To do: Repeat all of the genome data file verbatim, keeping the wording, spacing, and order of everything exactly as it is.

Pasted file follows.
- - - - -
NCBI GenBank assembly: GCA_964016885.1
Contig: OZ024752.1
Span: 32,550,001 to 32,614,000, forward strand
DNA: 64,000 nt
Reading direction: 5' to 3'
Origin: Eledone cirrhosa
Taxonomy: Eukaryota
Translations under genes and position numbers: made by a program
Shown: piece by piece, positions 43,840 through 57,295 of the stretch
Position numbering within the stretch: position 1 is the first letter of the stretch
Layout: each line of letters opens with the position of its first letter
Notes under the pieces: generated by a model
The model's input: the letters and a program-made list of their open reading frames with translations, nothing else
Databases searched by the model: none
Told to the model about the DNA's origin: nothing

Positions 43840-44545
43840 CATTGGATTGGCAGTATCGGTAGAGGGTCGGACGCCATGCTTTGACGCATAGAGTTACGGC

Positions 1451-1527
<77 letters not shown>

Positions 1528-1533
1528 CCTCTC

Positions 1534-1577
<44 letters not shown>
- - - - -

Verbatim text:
NCBI GenBank assembly: GCA_964016885.1
Contig: OZ024752.1
Span: 32,550,001 to 32,614,000, forward strand
DNA: 64,000 nt
Reading direction: 5' to 3'
Origin: Eledone cirrhosa
Taxonomy: Eukaryota
Translations under genes and position numbers: made by a program
Shown: piece by piece, positions 43,840 through 57,295 of the stretch
Position numbering within the stretch: position 1 is the first letter of the stretch
Layout: each line of letters opens with the position of its first letter
Notes under the pieces: generated by a model
The model's input: the letters and a program-made list of their open reading frames with translations, nothing else
Databases searched by the model: none
Told to the model about the DNA's origin: nothing

Positions 43840-44545
43840 CATTGGATTGGCAGTATCGGTAGAGGGTCGGACGCCATGCTTTGACGCATAGAGTTACGGC

Positions 1451-1527
<77 letters not shown>

Positions 1528-1533
1528 CCTCTC

Positions 1534-1577
<44 letters not shown>